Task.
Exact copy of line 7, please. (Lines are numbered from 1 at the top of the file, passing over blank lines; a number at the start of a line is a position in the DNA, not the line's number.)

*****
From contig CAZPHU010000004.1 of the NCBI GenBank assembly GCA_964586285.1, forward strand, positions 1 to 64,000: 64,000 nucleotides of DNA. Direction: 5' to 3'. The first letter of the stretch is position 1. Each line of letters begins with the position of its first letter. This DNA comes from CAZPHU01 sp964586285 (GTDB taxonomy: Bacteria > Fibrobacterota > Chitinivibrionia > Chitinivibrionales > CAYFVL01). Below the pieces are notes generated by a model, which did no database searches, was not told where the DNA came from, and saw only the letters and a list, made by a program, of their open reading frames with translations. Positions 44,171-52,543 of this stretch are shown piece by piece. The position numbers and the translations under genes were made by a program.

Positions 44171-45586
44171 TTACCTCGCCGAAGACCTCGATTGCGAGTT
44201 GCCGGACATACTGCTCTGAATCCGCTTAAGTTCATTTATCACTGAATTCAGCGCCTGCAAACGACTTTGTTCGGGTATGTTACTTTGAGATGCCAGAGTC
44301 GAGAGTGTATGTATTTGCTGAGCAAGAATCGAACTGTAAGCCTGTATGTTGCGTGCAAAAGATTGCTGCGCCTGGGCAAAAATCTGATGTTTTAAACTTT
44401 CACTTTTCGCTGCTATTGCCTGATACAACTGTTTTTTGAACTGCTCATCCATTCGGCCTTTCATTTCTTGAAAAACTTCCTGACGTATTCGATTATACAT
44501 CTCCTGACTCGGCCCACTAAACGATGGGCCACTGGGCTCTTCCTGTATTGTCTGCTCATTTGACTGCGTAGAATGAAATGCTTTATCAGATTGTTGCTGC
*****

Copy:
44501 CTCCTGACTCGGCCCACTAAACGATGGGCCACTGGGCTCTTCCTGTATTGTCTGCTCATTTGACTGCGTAGAATGAAATGCTTTATCAGATTGTTGCTGC